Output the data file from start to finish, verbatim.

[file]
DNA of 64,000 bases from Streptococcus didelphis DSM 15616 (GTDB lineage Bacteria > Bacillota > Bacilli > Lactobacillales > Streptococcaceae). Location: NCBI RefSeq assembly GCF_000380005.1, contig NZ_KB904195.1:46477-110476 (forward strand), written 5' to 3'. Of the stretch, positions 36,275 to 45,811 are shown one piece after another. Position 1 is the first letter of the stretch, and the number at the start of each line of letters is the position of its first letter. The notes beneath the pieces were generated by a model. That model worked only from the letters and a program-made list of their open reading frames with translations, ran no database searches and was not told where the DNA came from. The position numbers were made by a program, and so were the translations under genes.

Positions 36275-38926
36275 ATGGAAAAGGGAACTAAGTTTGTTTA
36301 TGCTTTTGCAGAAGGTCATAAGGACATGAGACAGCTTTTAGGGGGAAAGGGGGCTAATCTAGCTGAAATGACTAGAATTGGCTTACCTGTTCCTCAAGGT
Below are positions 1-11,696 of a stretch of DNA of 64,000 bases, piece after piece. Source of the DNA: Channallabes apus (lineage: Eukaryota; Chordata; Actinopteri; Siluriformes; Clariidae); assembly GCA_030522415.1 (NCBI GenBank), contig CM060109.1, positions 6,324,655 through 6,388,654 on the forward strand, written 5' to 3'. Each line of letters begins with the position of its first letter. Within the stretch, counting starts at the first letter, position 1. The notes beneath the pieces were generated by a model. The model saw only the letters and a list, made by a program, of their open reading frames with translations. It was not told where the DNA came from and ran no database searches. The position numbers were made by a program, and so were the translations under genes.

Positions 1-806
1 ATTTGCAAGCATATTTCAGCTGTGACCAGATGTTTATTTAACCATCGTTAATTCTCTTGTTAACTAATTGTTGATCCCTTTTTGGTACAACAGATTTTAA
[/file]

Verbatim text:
DNA of 64,000 bases from Streptococcus didelphis DSM 15616 (GTDB lineage Bacteria > Bacillota > Bacilli > Lactobacillales > Streptococcaceae). Location: NCBI RefSeq assembly GCF_000380005.1, contig NZ_KB904195.1:46477-110476 (forward strand), written 5' to 3'. Of the stretch, positions 36,275 to 45,811 are shown one piece after another. Position 1 is the first letter of the stretch, and the number at the start of each line of letters is the position of its first letter. The notes beneath the pieces were generated by a model. That model worked only from the letters and a program-made list of their open reading frames with translations, ran no database searches and was not told where the DNA came from. The position numbers were made by a program, and so were the translations under genes.

Positions 36275-38926
36275 ATGGAAAAGGGAACTAAGTTTGTTTA
36301 TGCTTTTGCAGAAGGTCATAAGGACATGAGACAGCTTTTAGGGGGAAAGGGGGCTAATCTAGCTGAAATGACTAGAATTGGCTTACCTGTTCCTCAAGGT
Below are positions 1-11,696 of a stretch of DNA of 64,000 bases, piece after piece. Source of the DNA: Channallabes apus (lineage: Eukaryota; Chordata; Actinopteri; Siluriformes; Clariidae); assembly GCA_030522415.1 (NCBI GenBank), contig CM060109.1, positions 6,324,655 through 6,388,654 on the forward strand, written 5' to 3'. Each line of letters begins with the position of its first letter. Within the stretch, counting starts at the first letter, position 1. The notes beneath the pieces were generated by a model. The model saw only the letters and a list, made by a program, of their open reading frames with translations. It was not told where the DNA came from and ran no database searches. The position numbers were made by a program, and so were the translations under genes.

Positions 1-806
1 ATTTGCAAGCATATTTCAGCTGTGACCAGATGTTTATTTAACCATCGTTAATTCTCTTGTTAACTAATTGTTGATCCCTTTTTGGTACAACAGATTTTAA